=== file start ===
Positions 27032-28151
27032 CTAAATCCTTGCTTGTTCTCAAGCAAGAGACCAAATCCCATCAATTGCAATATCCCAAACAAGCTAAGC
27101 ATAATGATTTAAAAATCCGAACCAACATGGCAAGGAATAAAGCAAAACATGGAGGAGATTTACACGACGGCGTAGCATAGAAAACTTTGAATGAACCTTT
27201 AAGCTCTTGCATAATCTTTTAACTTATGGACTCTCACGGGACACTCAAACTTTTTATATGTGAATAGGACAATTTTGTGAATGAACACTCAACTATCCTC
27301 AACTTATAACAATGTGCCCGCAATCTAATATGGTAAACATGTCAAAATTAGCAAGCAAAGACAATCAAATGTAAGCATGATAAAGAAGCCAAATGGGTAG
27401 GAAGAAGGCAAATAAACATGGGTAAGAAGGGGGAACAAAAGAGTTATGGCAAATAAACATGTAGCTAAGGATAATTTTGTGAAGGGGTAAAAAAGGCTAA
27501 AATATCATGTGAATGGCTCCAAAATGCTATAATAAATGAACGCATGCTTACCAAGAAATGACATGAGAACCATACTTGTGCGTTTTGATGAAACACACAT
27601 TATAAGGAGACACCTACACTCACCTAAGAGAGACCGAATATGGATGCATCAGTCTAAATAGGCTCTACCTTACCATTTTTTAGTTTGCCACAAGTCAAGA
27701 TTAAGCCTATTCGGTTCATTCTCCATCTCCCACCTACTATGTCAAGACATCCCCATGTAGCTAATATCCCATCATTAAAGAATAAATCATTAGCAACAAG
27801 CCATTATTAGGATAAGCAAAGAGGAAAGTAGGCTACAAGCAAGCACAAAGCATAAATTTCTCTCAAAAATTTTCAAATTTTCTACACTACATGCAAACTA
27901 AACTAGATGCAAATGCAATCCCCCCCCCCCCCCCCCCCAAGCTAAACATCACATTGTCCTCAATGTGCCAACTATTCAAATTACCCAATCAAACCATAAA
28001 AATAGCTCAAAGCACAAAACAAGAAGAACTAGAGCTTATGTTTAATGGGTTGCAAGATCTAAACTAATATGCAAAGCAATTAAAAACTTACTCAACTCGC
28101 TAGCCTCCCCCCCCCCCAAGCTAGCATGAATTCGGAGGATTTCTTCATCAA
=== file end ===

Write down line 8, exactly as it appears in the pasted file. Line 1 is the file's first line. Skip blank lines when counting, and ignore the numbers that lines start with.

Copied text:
27601 TATAAGGAGACACCTACACTCACCTAAGAGAGACCGAATATGGATGCATCAGTCTAAATAGGCTCTACCTTACCATTTTTTAGTTTGCCACAAGTCAAGA